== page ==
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Authors: Raspopovic K.
Opancina, Valentina
Vulovic, Maja
Markovic, Slavica
Vojinovic, Radisa
Issue Date: 2022
Abstract: Physiological intracranial calcifications have an increasing prevalence with the age and can be found in both children and in adults. These calcifications are basically asymptomatic and their presence can only be noticed through neuro-imaging. The aim of the paper was to evaluate physiological intracranial calcifications in children using computed tomography, in our conditions. The study was designed as a retrospective, observational, non-randomized clinical study. It was conducted at the Department of Radiology, Clinical Center Kragujevac, Serbia. The study included all the patients scanned by CT from 1st October, 2008 . to 30th September, 2018.. The criteria for the inclusion were: the patients aged up to 18 years who underwent a non-contrast computed tomography in the observed period, with diagnosed intracranial calcifications that do not have pathological etiology. Our study included 420 patients. Out of them, 213 (50.7%) were boys and 207 (49.3%) were girls . The mean age was 12.47. We divided the patients into two age categories: the first one included the patients aged 1 to 10 years and the other one included the patients aged 11 to 18 years. Our study has demonstrated that physiological intracranial calcifications are the most frequent in habenula (28.1%), followed by the pineal gland (22.6%) and choroid plexus (18.8%). There is a small number of studies with the subject of physiological intracranial calcification distribution, especially in children. It is important to know in which locations we can expect physiological intracranial calcifications, as well as the age in which they become detectable by imaging, in order not to mix them with hemorrhages, pathological tumor or metabolic miner-alization.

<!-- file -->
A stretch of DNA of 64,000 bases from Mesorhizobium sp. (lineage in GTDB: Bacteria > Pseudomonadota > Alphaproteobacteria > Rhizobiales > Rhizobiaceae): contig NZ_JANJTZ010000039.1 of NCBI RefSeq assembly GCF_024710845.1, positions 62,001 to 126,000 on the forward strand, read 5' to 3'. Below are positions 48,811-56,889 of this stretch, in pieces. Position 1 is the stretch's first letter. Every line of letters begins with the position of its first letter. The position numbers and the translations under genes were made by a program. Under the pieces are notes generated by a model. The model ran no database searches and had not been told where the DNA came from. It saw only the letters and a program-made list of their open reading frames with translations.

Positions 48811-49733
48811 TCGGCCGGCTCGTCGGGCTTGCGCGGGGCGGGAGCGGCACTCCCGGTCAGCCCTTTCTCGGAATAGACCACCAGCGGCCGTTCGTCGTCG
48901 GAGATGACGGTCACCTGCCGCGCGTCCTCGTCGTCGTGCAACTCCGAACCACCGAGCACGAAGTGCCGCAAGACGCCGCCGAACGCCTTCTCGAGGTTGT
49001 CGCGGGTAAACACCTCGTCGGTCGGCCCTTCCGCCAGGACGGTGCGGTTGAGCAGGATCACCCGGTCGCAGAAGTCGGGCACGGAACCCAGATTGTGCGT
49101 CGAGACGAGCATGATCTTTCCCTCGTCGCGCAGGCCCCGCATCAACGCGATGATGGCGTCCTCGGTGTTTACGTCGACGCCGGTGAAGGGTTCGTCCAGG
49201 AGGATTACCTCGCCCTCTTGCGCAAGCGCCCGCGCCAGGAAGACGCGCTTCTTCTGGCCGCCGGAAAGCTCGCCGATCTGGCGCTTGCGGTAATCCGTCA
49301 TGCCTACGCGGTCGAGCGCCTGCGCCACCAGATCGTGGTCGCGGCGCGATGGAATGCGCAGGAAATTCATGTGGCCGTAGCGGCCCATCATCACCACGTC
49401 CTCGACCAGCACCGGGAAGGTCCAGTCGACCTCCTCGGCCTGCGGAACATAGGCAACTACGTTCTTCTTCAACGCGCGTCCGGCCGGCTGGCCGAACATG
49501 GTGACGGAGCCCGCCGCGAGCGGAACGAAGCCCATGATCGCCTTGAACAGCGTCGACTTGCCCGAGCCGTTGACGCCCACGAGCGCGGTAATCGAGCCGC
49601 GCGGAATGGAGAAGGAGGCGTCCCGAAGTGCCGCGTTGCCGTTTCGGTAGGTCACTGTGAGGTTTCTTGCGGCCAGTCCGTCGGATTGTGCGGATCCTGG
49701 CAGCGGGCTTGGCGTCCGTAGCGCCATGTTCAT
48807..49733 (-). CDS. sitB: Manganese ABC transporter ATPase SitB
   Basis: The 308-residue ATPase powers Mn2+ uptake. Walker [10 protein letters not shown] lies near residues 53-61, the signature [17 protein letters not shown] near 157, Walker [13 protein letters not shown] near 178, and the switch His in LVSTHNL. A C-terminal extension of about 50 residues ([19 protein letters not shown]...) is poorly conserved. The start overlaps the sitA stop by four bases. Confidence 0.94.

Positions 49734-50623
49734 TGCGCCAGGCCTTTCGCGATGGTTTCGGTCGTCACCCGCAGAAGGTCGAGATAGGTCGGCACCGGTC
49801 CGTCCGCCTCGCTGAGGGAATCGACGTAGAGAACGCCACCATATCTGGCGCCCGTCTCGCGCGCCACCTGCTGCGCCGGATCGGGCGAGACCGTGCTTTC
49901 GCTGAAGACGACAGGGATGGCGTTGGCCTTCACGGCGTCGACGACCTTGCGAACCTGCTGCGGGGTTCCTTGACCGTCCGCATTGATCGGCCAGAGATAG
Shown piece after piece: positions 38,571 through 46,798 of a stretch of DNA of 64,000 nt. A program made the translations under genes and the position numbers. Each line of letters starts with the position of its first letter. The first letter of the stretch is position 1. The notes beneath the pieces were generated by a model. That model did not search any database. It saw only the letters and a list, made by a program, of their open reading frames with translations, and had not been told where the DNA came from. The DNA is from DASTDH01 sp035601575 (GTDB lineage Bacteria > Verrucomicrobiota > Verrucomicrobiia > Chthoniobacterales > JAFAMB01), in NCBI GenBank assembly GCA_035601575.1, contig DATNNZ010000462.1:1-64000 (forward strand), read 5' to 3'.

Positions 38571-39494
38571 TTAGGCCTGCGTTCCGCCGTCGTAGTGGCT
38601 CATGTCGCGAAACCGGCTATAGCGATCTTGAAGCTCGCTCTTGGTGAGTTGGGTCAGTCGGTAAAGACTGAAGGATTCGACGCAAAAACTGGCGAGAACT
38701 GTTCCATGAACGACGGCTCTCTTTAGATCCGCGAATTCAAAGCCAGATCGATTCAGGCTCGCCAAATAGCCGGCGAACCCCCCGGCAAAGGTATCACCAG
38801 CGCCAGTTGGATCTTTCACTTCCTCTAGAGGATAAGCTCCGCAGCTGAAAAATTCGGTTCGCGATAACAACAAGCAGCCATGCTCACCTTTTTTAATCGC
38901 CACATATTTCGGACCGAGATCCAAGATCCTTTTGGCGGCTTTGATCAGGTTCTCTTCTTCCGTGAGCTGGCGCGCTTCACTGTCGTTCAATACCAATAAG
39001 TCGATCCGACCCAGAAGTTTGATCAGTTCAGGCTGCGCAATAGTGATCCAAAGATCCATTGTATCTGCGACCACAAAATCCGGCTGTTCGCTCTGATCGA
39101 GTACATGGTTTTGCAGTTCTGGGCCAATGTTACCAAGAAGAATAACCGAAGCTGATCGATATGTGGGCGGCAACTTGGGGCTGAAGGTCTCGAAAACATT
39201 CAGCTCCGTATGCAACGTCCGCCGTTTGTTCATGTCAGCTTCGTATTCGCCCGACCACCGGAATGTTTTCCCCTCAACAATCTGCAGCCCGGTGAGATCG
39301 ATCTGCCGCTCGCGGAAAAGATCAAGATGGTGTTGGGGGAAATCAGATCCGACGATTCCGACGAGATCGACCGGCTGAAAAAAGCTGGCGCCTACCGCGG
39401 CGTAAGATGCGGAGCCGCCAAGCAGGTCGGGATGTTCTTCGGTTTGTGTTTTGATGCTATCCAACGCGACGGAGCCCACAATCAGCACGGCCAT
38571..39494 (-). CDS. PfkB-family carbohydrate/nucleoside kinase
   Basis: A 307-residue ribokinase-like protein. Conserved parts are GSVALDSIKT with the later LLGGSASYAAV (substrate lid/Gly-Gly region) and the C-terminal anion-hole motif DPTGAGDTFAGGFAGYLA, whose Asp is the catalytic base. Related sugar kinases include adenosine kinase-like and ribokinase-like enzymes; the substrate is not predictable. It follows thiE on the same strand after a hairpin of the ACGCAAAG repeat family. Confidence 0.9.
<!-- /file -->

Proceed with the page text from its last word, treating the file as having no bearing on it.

Type: article
DOI: 10.2478/sjecr-2020-0011
ISSN: 1820-8665
SCOPUS: 2-s2.0-85145091602
Appears in Collections:Faculty of Medical Sciences, Kragujevac

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